I taught English for only a very brief time, but I became infected with a mania for pinning down the meaning of a word as much as possible. If we know that a missile from an enemy country is headed our way, that is clearly an exigent circumstance that does not allow time for consultation with Congress on what to do.
Action to release or rescue Sgt. Bowe Bergdahl may have been of a high priority, but I do not believe that it was exigent.
In the name of the common good of our country, we routinely ask men to give up or to endanger their lives. More often than not, we make little issue of a life lost on behalf of the common good. Many of my friends and comrades of World War II lost their lives with no fuss whatever made of the event. The rationale behind the action for a minor event can be very compelling, but it seems to me that a mouse has roared and an elephant has come forth in the Bergdahl situation.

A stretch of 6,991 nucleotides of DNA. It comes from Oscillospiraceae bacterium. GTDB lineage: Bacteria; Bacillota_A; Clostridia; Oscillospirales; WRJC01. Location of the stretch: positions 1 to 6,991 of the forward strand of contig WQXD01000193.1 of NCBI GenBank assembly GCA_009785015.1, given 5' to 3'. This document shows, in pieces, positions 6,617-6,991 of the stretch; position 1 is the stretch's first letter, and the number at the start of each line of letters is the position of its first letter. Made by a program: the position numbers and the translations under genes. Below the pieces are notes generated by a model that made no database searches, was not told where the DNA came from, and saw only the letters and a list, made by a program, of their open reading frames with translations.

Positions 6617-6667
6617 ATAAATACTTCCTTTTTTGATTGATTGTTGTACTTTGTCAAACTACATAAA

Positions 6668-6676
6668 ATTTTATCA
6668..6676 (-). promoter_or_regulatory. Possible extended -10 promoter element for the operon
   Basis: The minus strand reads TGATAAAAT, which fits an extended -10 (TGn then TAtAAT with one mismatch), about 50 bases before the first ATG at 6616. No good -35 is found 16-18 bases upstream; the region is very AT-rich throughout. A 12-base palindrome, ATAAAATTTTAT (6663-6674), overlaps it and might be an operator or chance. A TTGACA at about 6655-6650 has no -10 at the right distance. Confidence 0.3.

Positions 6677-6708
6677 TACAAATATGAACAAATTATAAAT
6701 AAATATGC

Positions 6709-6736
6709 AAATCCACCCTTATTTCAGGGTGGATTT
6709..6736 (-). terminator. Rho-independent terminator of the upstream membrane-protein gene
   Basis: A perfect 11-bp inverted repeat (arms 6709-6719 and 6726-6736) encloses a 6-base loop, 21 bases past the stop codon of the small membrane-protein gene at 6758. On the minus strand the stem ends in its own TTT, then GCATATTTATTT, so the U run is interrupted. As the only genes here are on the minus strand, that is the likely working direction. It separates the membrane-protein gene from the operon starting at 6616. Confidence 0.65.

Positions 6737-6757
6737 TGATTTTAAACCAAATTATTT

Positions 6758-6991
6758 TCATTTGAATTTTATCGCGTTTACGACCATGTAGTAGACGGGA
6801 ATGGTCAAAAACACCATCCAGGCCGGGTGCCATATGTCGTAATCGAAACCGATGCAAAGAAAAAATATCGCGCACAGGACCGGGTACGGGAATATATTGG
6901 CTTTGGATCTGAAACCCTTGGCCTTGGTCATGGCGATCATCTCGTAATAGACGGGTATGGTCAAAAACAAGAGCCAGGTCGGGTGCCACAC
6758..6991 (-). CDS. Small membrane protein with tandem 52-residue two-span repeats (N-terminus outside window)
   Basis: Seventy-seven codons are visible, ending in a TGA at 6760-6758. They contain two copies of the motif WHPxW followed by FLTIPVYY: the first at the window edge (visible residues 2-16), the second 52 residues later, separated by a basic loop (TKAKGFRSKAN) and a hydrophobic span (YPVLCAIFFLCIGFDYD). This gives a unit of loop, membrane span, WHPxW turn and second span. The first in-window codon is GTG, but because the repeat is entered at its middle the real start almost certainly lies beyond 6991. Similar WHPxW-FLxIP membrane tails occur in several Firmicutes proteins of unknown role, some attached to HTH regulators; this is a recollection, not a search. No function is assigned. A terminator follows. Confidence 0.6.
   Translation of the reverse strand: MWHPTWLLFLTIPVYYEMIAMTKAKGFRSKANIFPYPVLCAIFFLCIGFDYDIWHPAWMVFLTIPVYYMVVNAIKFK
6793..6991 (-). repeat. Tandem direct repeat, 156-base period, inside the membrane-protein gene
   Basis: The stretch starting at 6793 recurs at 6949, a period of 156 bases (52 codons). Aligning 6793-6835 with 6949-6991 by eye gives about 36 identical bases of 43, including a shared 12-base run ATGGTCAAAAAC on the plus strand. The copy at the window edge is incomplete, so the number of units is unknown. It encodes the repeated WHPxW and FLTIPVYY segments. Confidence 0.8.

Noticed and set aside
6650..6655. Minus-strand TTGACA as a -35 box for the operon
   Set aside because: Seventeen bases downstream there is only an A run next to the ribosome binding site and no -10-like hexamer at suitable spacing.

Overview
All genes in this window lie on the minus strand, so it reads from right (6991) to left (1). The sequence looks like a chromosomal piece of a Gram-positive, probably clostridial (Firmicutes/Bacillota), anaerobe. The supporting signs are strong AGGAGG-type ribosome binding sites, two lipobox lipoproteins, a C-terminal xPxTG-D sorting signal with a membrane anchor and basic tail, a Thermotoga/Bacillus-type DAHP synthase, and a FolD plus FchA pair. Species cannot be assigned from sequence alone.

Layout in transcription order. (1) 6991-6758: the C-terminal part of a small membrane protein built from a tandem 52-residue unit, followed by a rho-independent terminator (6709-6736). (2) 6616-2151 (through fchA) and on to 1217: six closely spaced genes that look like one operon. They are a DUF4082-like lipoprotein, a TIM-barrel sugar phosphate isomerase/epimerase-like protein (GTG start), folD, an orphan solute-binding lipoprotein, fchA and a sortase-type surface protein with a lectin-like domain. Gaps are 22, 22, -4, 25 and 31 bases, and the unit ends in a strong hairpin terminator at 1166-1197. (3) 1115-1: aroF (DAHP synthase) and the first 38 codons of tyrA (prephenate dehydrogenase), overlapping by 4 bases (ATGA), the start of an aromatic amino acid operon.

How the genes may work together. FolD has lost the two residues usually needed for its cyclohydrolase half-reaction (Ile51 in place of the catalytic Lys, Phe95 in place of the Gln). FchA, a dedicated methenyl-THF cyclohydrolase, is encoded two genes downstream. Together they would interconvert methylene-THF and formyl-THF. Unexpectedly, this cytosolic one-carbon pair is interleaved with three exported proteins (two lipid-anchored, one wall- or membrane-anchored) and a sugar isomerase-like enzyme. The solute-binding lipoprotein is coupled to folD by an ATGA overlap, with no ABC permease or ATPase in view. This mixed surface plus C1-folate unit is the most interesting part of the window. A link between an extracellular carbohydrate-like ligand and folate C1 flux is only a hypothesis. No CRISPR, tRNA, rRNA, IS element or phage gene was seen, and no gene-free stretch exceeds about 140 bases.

We may be sifting out our ideas about accountability, charity, honor, dependability and generally who we are in America, but we need to maintain some of our Yankee knack for being shrewd traders.
I hope I am not one of those people who make wild unfounded charges against our government, but I wish to be an honest critic of friends and foes. There certainly are exigent circumstances that require immediate action. However, it seems a far stretch to call the Bergdahl case exigent. The Benghazi case was certainly an exigent circumstance, which was met with routine action in my opinion —not neglect but certainly business-as-usual action.
Both Ronald Reagan and George W. Bush left the Congress out of the loop when there was no exigency and they were scalded appropriately for it by the media and the public. That is how we keep our checks and balances at work in our democracy, and that is my objective in writing this article.
The fellow who called me a senile doofus has recanted and left me high and dry with no one to set me straight. Somebody ought to respond to this article with a stirring condemnation of my confusion. I do not always know the day of the week anymore, and I need someone to guide me back toward reality. Any volunteers will be appreciated.
TOBY HIGHTOWER is a retired educator and former Hopkinsville High School teacher. His email address is firstname.lastname@example.org. Write to him at 222 S. 25th St., Apartment 434, Terre Haute, IN. 47803.